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Latest Press

Potomac Almanac
November 29, 2014 "Humane Group Seeks Forever Homes"

Potomac Almanac February 26, 2014 - "A Purr-fect Marriage"

Potomac Almanac November 19, 2013 - "Paws for the Cause"

The Story of Tasker
and Acapella

Potomac Almanac, May 28, 2013 - "Animals On and Off Duty Are Partners for Life"

Potomac Almanac, November 20, 2012  - "Economic Woes Keep Humane Group On Its Toes"


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Disaster Planning for Our Pets

Disaster Planning
Hotels
Kennels
Shelters
Disaster Checklist

Pets have become a part of our family in today society. It is our responsibility to make sure they are safe during a disaster. This website offers a variety of information. It is important to have a plan for your pet. This site will help you make an emergency plan for your pet. FEMA recommends that we have supplies(food, water, batteries, etc) 72 hours after a disaster strikes. This also applies to our pet as well. Do you have enough pet food? Do you know what hotels will accept pets? Are your pets shots up to date? Is there ID on your pet? Do you have a recent picture? These are just a few questions a responsible pet owner must answer before an emergency happens. Please take a time to review recommendations from FEMA regarding pets and disasters.

The Humane Society of the United States offers disaster preparedness brochures to educate the public on pets and disasters.

The need for trained animal volunteers to respond emergencies or for fundraising activities please contact Maryland State Animal Repsonse Team. Please contact MSART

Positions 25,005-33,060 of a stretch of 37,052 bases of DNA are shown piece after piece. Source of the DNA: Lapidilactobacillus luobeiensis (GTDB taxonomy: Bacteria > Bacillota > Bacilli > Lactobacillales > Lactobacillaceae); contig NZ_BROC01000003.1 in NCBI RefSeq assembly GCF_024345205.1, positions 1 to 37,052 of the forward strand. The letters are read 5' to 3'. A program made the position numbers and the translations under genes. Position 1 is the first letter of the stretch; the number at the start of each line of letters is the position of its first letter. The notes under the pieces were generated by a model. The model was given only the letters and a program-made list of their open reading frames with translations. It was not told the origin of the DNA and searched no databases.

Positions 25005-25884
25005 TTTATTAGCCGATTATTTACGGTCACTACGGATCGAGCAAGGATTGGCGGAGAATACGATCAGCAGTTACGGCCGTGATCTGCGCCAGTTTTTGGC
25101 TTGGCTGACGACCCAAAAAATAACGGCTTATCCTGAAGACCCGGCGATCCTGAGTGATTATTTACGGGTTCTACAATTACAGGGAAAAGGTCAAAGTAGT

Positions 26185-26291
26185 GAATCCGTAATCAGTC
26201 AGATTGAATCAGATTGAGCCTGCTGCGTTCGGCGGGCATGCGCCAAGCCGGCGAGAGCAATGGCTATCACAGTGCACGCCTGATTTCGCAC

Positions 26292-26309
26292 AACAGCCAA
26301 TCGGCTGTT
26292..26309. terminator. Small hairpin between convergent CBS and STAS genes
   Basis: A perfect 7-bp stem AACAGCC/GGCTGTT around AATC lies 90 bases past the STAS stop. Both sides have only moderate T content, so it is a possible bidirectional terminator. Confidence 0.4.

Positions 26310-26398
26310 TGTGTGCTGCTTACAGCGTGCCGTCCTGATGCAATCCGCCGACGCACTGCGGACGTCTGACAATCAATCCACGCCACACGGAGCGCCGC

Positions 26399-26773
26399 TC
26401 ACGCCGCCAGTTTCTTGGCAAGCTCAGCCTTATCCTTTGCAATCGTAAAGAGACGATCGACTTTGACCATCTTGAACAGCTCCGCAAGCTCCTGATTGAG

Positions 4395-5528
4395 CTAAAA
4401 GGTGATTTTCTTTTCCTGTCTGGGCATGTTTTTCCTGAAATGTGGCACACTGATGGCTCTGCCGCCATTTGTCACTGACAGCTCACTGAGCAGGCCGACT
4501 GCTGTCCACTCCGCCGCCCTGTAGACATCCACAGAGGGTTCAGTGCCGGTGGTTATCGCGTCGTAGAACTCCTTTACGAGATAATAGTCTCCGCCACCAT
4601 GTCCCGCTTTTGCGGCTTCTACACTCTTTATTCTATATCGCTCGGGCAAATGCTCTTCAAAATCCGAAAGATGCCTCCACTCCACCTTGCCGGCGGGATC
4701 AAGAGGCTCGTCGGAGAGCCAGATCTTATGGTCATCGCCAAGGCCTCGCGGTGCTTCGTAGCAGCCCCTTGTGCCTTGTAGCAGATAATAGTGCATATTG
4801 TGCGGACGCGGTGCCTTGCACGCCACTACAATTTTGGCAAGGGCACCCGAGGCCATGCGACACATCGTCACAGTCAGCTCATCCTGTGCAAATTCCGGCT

The Red Cross recommends the following:

Local and state health and safety regulations do not permit the Red Cross to allow pets in disaster shelters. Service animals which assist people with disabilities are the only animals allowed in Red Cross shelters. It may be difficult, if not impossible, to find shelter for your animals in the midst of an evacuation, so plan ahead. Do not wait until disaster strikes!

Contact hotels and motels outside your local area to check their policies on accepting pets and restrictions on number, size and species. Ask if "no pet" policies could be waived in an emergency.

Keep a list of "pet friendly" places, including phone numbers, with your other disaster information and supplies.

If you are alerted to an impending disaster, call ahead for reservations.

Ask friends, relatives or others outside the affected area whether they could shelter your animals.

If you have more than one pet, they may be more comfortable if kept together, but be prepared to house them separately.

Make a list of boarding facilities and veterinarians who could shelter animals in an emergency; include 24-hour phone numbers.

Ask local animal shelters if they provide emergency shelter or foster care for pets during a disaster.

Animal shelters may be overwhelmed caring for the animals they already have as well as those displaced by a disaster, so this should be your last resort.

Along with the recommendations from the Red Cross, tt is important to have up to date I.D. on your pet. A collar with current information is good but a microchip is a permanent form of ID.

Microchipping is performed either at your vets office or at microchipping clinics held by local rescue groups. Once your pet is microchipped you MUST register the chip. This simply means that you fill out the registration card and send it back. A microchip is worthless unless it is registered.

If your pet becomes lost, a scan across the back of your animal with a microchip scanner will allow shelters access to your information and unite you with your pet.

Please contact MSART.

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